It might be one of the least surprising moments of her career: Jewel has recorded an album of lullabies.
This sonic choice is a logical sequel to her radio singles, most of which are love songs that sound like lullabies: her airy, lilting voice makes the melancholy "Standing Still," the desolate "You Were Meant For Me" and the yearning "Near You Always" all sound like she'd rather just curl up for a nap than tackle any of life's great problems.
In a similar vein, "Lullaby" contains no sonic surprises, but it doesn't need to: it showcases this singer tackling a style that is perfectly-suited to her vocal style. These 15 songs are slow-paced, acoustic tunes, with Jewel's voice accompanied by a softly-plucked guitar and the occasional string section.
Thankfully, the album's tracks aren't all remakes of traditional lullabies; in fact, the covers are some of the least interesting tracks here. She does twist ever so slightly the melody of "Twinkle, Twinkle Little Star" (and includes several verses beyond the one we all know), but her other covers are more obvious and end up sounding a bit boring. "Somewhere Over the Rainbow," "Simple Gifts" and "Brahms' Lullaby" are all songs that one would expect Jewel to sound great singing. She does, but there's nothing to give it that extra "wow" factor.
By contrast, her original lullabies are compelling because they tell stories that we haven't heard before. "All the Animals" is a love song told with a Noah's Ark spin, "Sweet Dreams" is a hushed waltz and "The Cowboy's Lament" ends with one of the staples of her live show: yodeling. These songs sound reminiscent of the material on her debut, "Pieces of You"; the sweet love lullaby "Forever and a Day" would have fit seamlessly there.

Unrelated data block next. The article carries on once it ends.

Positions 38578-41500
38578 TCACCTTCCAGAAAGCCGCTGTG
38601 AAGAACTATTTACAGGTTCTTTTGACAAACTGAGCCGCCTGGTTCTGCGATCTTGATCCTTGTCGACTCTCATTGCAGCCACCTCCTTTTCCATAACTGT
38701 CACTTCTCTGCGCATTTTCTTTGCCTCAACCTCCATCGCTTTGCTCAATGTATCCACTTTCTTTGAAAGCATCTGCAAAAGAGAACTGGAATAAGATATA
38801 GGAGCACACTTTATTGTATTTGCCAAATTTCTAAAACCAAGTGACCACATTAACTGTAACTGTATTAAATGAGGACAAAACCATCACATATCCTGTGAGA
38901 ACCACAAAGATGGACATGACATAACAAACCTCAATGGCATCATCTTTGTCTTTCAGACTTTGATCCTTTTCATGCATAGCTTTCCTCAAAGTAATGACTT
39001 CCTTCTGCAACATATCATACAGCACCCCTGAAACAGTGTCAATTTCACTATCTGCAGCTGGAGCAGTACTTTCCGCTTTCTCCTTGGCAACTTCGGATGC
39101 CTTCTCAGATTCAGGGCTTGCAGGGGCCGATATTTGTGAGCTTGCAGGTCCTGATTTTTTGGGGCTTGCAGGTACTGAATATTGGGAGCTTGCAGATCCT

Jewel even wrote a song in Swedish, the shimmering "Sov Gott (Sleep Well)." It's the type of song where you don't need to know its literal translation to get its meaning, and Jewel's breathy voice floats over her gentle guitar plucking.
The only thing that remains a little mysterious about "Lullaby" is her target audience: this is not exactly a children's record, but it's not all grown-up either. Jewel is releasing it independently, but she's teamed up with Fisher-Price to get physical copies into the children's and babies' sections of stores. That's a bit of a confusing marketing move for an album that Jewel intends for a broader audience, but there's no doubt that it will end up migrating into the CD collections of her adult fans.
Written by Express contributor Catherine Lewis